What’s important to remember here, though, is that these decisions come down to individual people. The parties try to lock down what those people can do as much as possible; delegates won in nominating contests, for example, are generally bound to vote for the candidates their states selected. The same is true of the electors who formally vote for the winner of their states’ general elections; those electors are generally chosen in part because they are understood to be fervently loyal to the candidates they have been chosen to represent. But if a nomination or a nominee should suddenly go sideways, that means that the process can devolve into a scramble for power among those same people.
In their excellent walk-through of a possible vacancy during the selection process, 538’s Oren Oppenheim, Isabella Murray and Geoffrey Skelley explain the points at which those scrambles might emerge. You think that if President Biden gets run over by a truck the day after he’s nominated at the convention, there wouldn’t be a rush among interested Democrats to secure commitments from the 480-plus DNC members who would vote on his replacement?
Or imagine if Donald Trump were to decide the day before the Republican convention — assuming, as seems likely, he has secured a majority of delegates — that he would rather retire to Iowa to farm. All of a sudden, the delegates he had earned are (according to the party rules) up for grabs. An eruption of politicking would ensue.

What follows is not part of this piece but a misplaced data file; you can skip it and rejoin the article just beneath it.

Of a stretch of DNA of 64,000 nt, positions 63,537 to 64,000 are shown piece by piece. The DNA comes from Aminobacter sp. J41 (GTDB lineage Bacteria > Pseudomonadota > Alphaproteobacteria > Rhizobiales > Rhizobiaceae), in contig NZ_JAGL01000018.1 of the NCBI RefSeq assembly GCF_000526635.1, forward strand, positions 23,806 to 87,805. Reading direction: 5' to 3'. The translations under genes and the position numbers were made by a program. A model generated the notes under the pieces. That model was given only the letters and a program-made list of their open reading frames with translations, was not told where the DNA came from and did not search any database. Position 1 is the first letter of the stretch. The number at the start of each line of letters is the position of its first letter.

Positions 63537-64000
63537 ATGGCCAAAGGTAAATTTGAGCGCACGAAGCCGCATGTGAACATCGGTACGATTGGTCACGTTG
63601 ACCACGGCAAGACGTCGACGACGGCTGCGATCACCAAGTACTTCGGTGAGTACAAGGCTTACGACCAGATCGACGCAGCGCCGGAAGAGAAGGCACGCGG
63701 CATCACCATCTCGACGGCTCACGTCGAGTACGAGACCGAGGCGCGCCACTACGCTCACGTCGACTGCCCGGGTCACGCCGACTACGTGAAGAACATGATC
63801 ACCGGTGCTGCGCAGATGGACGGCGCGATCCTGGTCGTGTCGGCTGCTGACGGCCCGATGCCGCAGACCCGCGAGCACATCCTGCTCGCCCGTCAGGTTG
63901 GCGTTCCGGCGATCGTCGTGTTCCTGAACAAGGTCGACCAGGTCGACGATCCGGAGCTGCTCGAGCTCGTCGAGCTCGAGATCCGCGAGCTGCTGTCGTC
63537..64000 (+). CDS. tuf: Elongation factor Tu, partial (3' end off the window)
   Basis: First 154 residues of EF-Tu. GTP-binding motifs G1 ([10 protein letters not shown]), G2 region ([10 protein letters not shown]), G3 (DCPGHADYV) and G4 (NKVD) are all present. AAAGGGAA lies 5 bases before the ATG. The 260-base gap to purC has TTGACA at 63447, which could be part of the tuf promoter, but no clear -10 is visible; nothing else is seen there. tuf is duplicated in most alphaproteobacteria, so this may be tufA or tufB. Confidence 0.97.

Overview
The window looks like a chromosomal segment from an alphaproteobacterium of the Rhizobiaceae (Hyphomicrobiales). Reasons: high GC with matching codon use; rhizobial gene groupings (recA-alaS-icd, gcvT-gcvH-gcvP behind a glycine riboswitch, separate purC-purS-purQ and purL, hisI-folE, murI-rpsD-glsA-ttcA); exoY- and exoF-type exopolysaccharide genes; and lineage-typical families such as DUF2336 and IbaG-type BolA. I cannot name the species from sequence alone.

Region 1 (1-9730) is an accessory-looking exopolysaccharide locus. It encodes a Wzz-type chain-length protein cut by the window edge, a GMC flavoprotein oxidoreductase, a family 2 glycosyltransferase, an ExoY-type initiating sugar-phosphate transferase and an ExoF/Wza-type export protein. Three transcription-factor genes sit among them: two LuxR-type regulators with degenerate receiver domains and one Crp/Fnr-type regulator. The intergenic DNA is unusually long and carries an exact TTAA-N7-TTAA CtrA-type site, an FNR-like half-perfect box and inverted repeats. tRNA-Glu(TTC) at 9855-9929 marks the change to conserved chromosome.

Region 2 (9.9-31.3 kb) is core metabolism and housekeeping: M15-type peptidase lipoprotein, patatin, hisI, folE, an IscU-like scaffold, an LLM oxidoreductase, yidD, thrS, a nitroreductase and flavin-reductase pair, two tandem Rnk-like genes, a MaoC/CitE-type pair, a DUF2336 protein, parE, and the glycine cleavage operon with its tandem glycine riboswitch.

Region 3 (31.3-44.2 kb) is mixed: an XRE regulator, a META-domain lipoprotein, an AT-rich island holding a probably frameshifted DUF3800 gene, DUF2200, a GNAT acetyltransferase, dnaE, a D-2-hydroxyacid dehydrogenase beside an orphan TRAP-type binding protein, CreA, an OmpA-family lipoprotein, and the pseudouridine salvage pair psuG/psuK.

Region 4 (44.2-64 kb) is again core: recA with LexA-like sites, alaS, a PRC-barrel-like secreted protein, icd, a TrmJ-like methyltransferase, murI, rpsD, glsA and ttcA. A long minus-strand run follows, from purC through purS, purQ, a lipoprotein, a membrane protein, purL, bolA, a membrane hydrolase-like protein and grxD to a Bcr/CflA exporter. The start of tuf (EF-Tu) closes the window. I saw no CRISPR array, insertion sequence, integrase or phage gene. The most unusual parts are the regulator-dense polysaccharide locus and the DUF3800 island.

The party processes themselves are also people-driven, of course. If the Democratic or Republican parties want to change the rules governing the nominating process, they can do so. Would there be outcry? Sure. But a scramble for the nomination under nearly any circumstances would generate an outcry. I mean, there was an outcry at the Democratic convention in 2016 despite Hillary Clinton having effectively locked up the nomination in March — and that wasn’t disrupted by a vacancy.
At some point, states have to finalize their general election ballots, at which point options for the parties are more limited.
In most federal elections, the death of a candidate who is already on the ballot is an oddity but not a particularly challenging one. Mel Carnahan was on the ballot to represent Missouri in the U.S. Senate when he was killed in a plane crash. He got more votes anyway, and his wife was appointed to fill his seat as though he had died after being sworn in.
But, remember, November voters are technically voting not for presidential candidates but slates of electors — individual people who are picked to represent particular candidates. That means that the timing of the vacancy is important.